Chris Mitchum says he'd be tough on illegal immigration and oppose… (Los Angeles Times )
SANTA BARBARA — The last time Chris Mitchum won an election was when he ran for the board of the Screen Actors Guild, vowing to wrest the union from the grip of leftists.
Nearly three decades later, he's promising pretty much the same thing as he mounts a long-shot bid for a congressional seat in a newly designed Central Coast district.
"We're on the brink of a thousand years of darkness," the Santa Barbara Republican said in an interview, echoing a trademark Ronald Reagan phrase. "If we don't get our government back in the hands of the people, we're gone."
Mitchum, 68, has the same saddle-bag eyes and commanding physical presence as his father, the late actor Robert Mitchum. He's appeared in some 60 movies — many violent, some raunchy — made in 14 countries.
He's a decided underdog in a race defined by two controversial names in California politics, Rep. Lois Capps (D-Santa Barbara) and former Republican Lt. Gov. Abel Maldonado.
Capps has been derided as a poster child for political gerrymandering because her current district — often called the "ribbon of shame" — was drawn in 2002 to wind along the coast from Oxnard to Monterey County, grabbing available Democrats while leaving out inland Republicans. A nonpartisan redistricting commission has since reconfigured things to include more Republicans, Maldonado among them.
Maldonado, who is also a former state senator, is a successful Santa Maria farmer scorned by conservative activists for his role in a 2009 deal with Democrats to raise state taxes. He was dogged in his unsuccessful 2010 reelection campaign by state findings of multiple workplace safety violations on his farm and by tax liens on the family business.
Allan Hoffenblum, who tracks races for the California Target Book, said Maldonado could be vulnerable on his right flank but notes that Mitchum lacks the money to be a serious threat in the new, nonpartisan primary. The former actor had less than one-tenth of Maldonado's funds as of May 16, when candidates last had to report their finances.
Hollywood isn't lining up to help. In fact, Mitchum casts himself as a tea party alternative to the famously liberal entertainment industry. He says he was an up-and-coming star in the politically charged Vietnam era when moviemakers stopped returning his calls.
"I'd been on the Johnny Carson show three times, I was on the cover of Seventeen magazine, I was the hottest thing going for six months — and I couldn't get a job interview," he said, sipping a latte at a Montecito Starbucks.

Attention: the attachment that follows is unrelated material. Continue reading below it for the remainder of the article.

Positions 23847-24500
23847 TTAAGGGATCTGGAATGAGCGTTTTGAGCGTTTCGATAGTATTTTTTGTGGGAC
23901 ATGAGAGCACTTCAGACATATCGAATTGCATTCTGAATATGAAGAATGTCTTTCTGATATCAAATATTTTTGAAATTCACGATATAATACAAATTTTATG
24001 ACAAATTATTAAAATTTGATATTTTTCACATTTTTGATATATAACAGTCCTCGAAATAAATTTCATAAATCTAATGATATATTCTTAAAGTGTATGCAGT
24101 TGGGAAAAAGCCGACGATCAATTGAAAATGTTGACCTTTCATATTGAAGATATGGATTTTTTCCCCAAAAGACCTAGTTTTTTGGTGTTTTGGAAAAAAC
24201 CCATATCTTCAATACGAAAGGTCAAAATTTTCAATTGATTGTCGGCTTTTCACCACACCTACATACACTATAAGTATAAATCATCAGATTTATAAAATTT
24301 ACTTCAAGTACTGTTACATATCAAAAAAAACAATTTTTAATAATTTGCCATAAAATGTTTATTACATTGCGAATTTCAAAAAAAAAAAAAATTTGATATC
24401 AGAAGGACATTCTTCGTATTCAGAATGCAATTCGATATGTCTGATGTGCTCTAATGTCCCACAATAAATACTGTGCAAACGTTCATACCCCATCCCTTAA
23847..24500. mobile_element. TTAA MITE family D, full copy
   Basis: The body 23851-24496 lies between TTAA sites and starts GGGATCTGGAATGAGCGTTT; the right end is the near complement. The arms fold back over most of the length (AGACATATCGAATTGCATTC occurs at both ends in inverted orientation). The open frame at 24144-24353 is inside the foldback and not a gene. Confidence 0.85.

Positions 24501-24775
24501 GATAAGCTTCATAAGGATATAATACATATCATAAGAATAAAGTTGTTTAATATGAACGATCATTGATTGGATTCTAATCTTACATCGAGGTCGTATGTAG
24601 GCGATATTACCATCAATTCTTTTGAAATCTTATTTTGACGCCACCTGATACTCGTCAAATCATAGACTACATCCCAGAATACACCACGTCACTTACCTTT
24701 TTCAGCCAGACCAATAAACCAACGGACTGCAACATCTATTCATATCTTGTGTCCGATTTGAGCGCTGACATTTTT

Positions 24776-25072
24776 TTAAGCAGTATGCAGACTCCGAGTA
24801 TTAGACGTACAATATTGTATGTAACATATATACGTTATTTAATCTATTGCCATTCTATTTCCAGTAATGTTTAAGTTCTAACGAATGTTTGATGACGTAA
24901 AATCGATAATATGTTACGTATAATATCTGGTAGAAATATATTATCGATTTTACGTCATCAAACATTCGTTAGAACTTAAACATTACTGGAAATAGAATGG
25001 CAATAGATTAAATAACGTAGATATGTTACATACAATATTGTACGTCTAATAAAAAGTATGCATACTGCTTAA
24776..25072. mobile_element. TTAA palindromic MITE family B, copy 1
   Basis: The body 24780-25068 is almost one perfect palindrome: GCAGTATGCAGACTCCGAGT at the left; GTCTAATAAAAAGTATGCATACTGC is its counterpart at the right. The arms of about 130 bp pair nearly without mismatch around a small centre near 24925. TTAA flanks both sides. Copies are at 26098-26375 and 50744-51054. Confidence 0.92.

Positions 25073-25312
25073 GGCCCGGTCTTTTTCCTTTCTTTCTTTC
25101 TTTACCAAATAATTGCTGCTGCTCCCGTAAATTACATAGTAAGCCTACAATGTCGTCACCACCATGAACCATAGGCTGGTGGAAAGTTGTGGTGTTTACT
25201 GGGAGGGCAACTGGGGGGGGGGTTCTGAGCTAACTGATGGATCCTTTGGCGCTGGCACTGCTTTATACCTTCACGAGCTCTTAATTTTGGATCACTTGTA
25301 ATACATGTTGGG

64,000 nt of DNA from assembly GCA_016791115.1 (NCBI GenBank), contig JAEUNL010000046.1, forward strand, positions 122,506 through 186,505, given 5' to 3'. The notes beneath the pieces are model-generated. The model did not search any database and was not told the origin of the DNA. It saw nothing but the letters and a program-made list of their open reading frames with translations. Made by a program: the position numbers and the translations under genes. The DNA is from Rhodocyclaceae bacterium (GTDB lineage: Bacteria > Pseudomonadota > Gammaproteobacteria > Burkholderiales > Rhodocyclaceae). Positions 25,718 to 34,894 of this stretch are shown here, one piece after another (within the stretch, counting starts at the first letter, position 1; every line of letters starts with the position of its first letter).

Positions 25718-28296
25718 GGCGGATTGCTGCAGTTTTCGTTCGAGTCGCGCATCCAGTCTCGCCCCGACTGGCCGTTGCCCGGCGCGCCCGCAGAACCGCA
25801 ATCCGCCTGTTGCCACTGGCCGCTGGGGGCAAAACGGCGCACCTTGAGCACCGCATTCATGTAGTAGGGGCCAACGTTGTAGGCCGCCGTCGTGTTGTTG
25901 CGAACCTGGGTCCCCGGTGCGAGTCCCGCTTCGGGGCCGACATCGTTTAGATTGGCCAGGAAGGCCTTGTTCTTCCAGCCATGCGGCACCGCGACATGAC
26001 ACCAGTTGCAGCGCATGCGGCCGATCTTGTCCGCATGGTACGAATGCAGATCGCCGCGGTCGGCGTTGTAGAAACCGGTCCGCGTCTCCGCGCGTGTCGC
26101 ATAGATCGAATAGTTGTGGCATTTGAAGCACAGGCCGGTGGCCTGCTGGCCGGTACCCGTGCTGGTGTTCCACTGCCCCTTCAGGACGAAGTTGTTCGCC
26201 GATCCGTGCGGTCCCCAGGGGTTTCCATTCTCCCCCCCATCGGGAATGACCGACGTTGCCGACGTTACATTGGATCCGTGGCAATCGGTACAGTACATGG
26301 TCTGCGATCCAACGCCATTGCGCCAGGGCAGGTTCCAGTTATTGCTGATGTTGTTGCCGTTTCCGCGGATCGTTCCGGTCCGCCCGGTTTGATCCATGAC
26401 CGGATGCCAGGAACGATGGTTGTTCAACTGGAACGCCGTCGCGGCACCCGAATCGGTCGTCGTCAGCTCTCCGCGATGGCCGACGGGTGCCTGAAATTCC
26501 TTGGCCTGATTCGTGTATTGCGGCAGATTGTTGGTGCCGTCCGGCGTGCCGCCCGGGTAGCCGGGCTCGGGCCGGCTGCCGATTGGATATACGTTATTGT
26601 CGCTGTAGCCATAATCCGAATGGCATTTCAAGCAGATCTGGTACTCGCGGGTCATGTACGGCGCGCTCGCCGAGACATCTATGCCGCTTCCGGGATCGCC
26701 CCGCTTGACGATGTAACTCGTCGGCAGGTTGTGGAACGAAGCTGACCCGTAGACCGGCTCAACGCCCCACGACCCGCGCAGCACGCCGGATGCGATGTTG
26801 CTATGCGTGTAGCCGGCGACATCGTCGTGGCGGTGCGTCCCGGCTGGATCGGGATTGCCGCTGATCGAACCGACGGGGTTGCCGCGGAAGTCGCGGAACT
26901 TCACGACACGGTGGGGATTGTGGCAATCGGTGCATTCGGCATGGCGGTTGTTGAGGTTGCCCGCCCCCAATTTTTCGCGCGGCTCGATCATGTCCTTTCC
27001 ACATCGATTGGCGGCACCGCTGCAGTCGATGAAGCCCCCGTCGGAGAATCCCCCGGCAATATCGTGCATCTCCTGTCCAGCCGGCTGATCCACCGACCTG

A casting director finally told him he couldn't be hired because he had been in three recent films — "Chisum," "Rio Lobo" and "Big Jake" — with his friend and mentor, conservative icon John Wayne.
Mitchum worked in Europe for several years before his next Hollywood project — "The Last Hard Men," a 1976 prison-break film with conservative friend Charlton Heston.
"Hollywood didn't want another strong conservative voice," Mitchum said. "It was the first time I realized how unified and nasty the left really is."
Mitchum made another foray into elective politics in 1998, shortly after the release of his final film, "Lethal Seduction," in which he co-starred with former Penthouse pet Julie Strain, released on DVD by Shock-O-Rama Cinema. He ran for state Assembly, losing by nine points to Democrat Hannah-Beth Jackson.
Mitchum delivers a hard-line conservative message, tough on illegal immigration, boiling mad over President Obama's healthcare plan, enthusiastic about oil drilling, uncompromisingly against tax increases.
He likens supporters of the Occupy movement to the early Nazis: "They're restless, they're angry, they want to disrupt the status quo. My God," he asks, "Is this 1936?"
Obama, he says, "is a very dangerous man," and bipartisanship is a joke: "I'll be reaching across the aisle just as nice as they did when they shoved Obamacare down our throats."
He casts Capps, who has represented the Santa Barbara area in Congress for 14 years, as a tax-and-spend liberal following the party playbook.
"They call her the Pelosi of the Central Coast," he says: "Lois is just told what to do."
Capps spokesman Jeff Millman brushed off the charge. "Lois Capps has a record of accomplishment for every community in the district, working with Republicans, Democrats and independents on issues that are important to the Central Coast," he said.
Mitchum is also happy to lay into Maldonado, saying the former state official puts his own political career first. "He has a personal agenda," Mitchum told the crowd at a recent San Luis Obispo fundraiser, "and he'll stab anyone in the back to get to it."
Brandon Gesicki, Maldonado's campaign manager, tweaked Mitchum on his unusual cinematic career. "Throughout the campaign, Mitchum has portrayed himself as the second coming of Ronald Reagan," Gesicki said. "The distasteful movies he acted in suggest he is no Ronald Reagan."
Democratic power brokers are largely united behind Capps; a host of former lawmakers and state officials has backed Maldonado. Mitchum has been endorsed by the Santa Barbara County Republican Party, Rep. Tom McClintock (R-Granite Bay) and a seniors group represented by entertainer Pat Boone.
Though Mitchum's famous name might garner him some votes, his movies might not. He starred in some sex-and-violence "grindhouse" films — "Ricco the Mean Machine" and "The Serpent Warriors," for example — that won't win any family-values awards.
Last March, the San Luis Obispo Tribune chided him for including a clip on his website, even with an "explicit warning."
"Well, thanks for the heads up," read an item in the paper's "Bouquets and Brickbats" column, "but you forgot to mention the bare-breasted corpse with her throat slit."
That clip — and a few from his more wholesome pictures — are no longer posted.